Believe in Your Limitations, and They’re Yours

Last week I posted some statistics about height and weight.  Partly it’s because the statistics surprised me a bit — I thought women were taller and heavier, on average, than they are.  I also thought it would be an interesting bit of data to discuss and think about.

There’s something else, though.   I accepted the data when I read it.  I could’ve denied it.  I could have argued, for example, that women in the Seattle area are really taller than average.  Or that the statistics were incorrect.   Or that since many women do wear heels, their height in heels is what matters, not without.

If, you know, I had more invested in seeing myself as average height.

Humans often do focus on the data which confirms their beliefs and discount what doesn’t; it’s called confirmation bias, and reportedly emotion encourages it.  Reading the Wikipedia article I came across the following:

[D]epressive patients maintain their depressive state because they fail to recognize information that might make them happier, and only focus on evidence showing that their lives are unfulfilling. According to Beck, an important step in the cognitive treatment of these individuals is to overcome this bias, and to search and recognize information about their lives more impartially.

This was something I worked on in therapy for depression, in fact—learning to look beyond my own perceptions to check my feelings with whatever facts were available.   (I think that’s part of why I find demographical statistics fascinating.)  This disconnected me from my feelings to a certain extent, but when you’re depressed that can be something that really helps.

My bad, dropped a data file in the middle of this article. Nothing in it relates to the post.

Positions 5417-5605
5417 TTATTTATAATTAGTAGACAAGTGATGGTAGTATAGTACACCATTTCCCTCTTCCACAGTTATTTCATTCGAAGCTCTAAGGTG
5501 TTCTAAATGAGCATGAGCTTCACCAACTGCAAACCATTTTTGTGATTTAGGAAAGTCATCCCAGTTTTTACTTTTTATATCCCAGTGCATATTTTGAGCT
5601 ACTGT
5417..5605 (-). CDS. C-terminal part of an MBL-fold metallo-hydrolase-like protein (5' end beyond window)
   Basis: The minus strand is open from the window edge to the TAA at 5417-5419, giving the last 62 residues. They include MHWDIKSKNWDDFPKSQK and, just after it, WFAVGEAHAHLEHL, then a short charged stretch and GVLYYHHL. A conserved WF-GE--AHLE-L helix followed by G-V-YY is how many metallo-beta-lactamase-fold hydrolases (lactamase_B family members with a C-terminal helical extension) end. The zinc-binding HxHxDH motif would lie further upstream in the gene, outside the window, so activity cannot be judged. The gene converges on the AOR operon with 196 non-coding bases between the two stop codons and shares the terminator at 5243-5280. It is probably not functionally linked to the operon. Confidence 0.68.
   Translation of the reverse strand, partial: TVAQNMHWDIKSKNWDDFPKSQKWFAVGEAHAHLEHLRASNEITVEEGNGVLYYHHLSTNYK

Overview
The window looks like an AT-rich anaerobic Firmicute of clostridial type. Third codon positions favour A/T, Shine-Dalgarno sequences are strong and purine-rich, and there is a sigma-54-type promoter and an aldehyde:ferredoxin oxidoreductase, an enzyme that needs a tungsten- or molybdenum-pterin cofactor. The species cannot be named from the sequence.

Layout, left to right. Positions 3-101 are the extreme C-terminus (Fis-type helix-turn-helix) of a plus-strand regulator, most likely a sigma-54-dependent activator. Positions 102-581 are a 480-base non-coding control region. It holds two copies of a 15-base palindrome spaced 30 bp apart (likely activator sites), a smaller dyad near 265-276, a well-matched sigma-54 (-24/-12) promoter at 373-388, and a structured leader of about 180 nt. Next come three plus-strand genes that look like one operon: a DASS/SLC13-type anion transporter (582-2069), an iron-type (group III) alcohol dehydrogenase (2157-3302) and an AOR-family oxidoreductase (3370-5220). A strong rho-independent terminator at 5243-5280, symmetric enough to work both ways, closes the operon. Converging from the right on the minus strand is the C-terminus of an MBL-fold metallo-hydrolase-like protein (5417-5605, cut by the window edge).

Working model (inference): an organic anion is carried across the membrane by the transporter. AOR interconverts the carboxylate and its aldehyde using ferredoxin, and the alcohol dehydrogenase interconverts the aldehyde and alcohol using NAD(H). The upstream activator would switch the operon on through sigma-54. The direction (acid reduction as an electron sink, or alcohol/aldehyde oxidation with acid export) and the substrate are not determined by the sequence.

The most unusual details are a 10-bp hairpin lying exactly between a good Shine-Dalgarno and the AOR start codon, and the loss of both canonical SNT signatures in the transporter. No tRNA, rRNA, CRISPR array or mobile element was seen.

I think of it like putting on my glasses (getting in better focus) or using highway checkpoints (getting an outside reading for my spedometer).   My emotions and feelings of self-worth can be impacted by depression.  Or fatigue.   Sometimes it’s better to say “enough” and come back after a nap or some coffee or when I’ve got my glasses on.

This technique also works when you feel that being fat is the root of all your problems.  Or when you are worried about what other people are thinking.   Yes, sometimes they are pointing at you and saying “Look at her!”—but more often they’re not.

Yes, I am taller and fatter than average.  In some ways I’m a freak of nature — most humans simply can’t weigh as much as I do.   I also have white skin, curly hair, a rack of doom, a Bachelor of Science degree.  Some of these things provide me with privilege, some don’t, but none dictate my worth.

“No one can make you feel inferior without your consent.” — Eleanor Roosevelt

8 thoughts on “Believe in Your Limitations, and They’re Yours

  1. It sounds like you have done some pondering about this lately, trying to put it all in perspective. If that’s true, then I am in the same place.

    Lately I’ve been pondering my own “where do I fit in” thoughts and haven’t come up with anything I can settle into yet. The reality of knowing that my physical body (similar in size to yours) is atypical is a hard pill to swallow sometimes. I don’t really feel like I can champion right along with the majority (those with BMIs above 25 and below 40) because that’s not me. I’m above that BMI threshold.

    That said, I truly do “look beyond” the physical when determining my own perceptions of others. Just because one aspect of me is atypical does not mean there aren’t an abundance of similarities that I can align myself with in others. It’s difficult to overcome the physical, even for someone who has embraced the FA movement. Societal definitions of beauty are so entrenched in our day to day lives that even with a new understanding of acceptance, I still find myself making comparisons. Only now, I don’t let it get too far before I stop myself and actually look harder at that person, or imagine what their life (beyond the physical I can see) may be like.